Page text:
You walk inside and you will be taken to a table all the way at the back.

Typical of this area, most restaurants and bars are cave-like. The menu is bigger than the other two restaurants I mentioned, as the cuisine is inspired by various different cultures. Curries and seafood are available, along with maffé and alocco.

The walls are lined with photos of celebrities that have visited the place. I spotted Snoop Dog and Akon.

Despite being discreet, you hear more English in this restaurant than in the aforementioned, and it is considerably pricier. This being said, it is a lot quieter and more stylish than its competitors that serve the same foods.

For romantic dates and long chats with old friends, this is the place you want to go. Some of the others get too crowded, or they are for local workers that just want a quick lunch at midday. Babylone Bis is African food for a special occasion.

African Restaurants Paris

Fish dish at Babylone Bis, sourced from their Facebook page

Practical information: 34 Rue Tiquetonne, 75002
Opening Hours : Times vary, check website here

4. YA KWA by Jungle

 For fast food, ditch the nearest Macdonalds for Ya Kwa. It is not only healthier but it is also prepared for you at lightning speed. If you want a quick fix of chicken, rice and a nice cold soda drink, this is where you should go. Plus, while you are waiting for your meal you can enjoy free wifi!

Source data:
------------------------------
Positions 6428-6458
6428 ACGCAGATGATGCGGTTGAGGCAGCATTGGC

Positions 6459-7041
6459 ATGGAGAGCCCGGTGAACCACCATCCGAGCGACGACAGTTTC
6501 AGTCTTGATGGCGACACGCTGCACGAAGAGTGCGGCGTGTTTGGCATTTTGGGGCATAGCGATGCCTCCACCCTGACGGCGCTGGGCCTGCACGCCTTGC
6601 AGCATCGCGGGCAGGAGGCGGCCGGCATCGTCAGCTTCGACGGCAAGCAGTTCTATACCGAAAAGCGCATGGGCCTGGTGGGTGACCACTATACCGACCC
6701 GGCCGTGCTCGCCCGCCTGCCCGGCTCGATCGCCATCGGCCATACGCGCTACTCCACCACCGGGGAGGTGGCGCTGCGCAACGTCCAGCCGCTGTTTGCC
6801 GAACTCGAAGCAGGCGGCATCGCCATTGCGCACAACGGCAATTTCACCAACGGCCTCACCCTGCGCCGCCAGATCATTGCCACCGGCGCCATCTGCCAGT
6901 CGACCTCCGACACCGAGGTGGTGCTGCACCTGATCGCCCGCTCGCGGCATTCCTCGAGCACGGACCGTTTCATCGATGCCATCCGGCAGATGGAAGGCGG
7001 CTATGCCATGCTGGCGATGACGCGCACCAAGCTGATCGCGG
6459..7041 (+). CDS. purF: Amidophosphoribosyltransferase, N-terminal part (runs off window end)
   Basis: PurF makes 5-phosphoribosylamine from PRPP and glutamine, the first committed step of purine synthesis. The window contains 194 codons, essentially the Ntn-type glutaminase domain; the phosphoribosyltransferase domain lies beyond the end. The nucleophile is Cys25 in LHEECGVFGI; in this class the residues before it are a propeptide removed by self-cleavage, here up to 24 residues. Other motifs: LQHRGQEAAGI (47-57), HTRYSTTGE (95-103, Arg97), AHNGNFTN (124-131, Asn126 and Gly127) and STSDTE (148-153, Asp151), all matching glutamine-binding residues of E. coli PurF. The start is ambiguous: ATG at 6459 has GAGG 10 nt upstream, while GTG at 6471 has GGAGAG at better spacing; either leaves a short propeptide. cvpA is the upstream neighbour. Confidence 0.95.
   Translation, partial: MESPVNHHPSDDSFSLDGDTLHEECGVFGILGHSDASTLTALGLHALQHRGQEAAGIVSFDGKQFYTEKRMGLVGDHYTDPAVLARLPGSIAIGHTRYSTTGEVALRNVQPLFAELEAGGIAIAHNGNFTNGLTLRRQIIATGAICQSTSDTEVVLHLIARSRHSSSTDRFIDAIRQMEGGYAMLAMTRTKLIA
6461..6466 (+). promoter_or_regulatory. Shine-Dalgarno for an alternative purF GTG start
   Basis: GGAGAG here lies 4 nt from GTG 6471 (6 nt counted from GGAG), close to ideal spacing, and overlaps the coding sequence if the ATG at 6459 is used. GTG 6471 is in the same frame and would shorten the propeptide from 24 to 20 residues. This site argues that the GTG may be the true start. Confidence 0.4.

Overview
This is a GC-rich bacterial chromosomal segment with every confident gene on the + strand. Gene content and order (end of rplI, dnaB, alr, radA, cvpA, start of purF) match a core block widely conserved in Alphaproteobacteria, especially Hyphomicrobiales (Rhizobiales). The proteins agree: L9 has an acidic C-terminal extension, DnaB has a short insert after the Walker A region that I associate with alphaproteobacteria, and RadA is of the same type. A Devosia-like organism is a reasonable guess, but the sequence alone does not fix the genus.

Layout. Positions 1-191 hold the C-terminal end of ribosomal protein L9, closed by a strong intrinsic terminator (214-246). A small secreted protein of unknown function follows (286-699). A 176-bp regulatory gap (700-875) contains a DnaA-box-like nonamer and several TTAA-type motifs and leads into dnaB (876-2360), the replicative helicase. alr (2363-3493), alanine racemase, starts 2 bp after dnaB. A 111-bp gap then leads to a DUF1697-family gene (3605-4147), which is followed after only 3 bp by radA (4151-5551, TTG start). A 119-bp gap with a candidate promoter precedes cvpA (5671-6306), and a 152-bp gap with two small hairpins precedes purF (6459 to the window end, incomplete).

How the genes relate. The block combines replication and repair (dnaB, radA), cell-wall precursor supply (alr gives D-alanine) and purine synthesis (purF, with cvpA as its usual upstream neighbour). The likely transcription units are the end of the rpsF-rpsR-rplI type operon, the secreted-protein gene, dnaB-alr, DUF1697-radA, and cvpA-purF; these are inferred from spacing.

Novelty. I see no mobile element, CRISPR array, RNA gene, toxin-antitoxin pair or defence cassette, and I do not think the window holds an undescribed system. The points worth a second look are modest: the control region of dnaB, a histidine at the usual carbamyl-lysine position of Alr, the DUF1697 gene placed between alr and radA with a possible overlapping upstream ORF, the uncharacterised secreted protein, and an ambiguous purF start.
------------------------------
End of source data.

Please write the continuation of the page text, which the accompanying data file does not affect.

You will get a balanced meal for under 10 euros here, which is a considerable price drop from the previously mentioned Babylone Bis.

You can choose from fish, beef or chicken here, and the sauces range from mild to very spicy. The variety of combinations is enough, but not huge, so you won’t waste time in choosing what to order.

Another great thing that Ya Kwa has in common with Djoliba is that the cooks don’t try to satisfy every taste bud, but rather focus on perfecting a few great dishes.

What I also love about this place is that it’s open till late. If you need a snack on Friday night after too many beers at around 1.30 am, you will find it open. They also do catering, delivery, buffets, private events, and even weddings of all things!

African Restaurants Paris

Takeaway box from YA KWA, photo by Isabel (author)

Practical information: 1 Rue du Cygne, 75001
It is parallel to the metro Etienne Marcel on Line 4, in the 2nd arrondissement.
Opening hours: Monday – Thursday & Sunday 11h00 – 22h00, Friday & Saturday 11h00 – 02h00

5. JAH JAH by Le Tricycle

This place serves up Jamaican-inspired vegan and vegetarian dishes! For anyone who thinks vegetables are synonymous with bland will feel silly and naïve after coming here. Rated 4.5 stars on TripAdvisor, this is not one to miss. The food is a fusion of island and European cuisine, and as you sit at the tables in the Rastafari decorated space, eating a hot dog, you might be surprised at how well the combo goes together.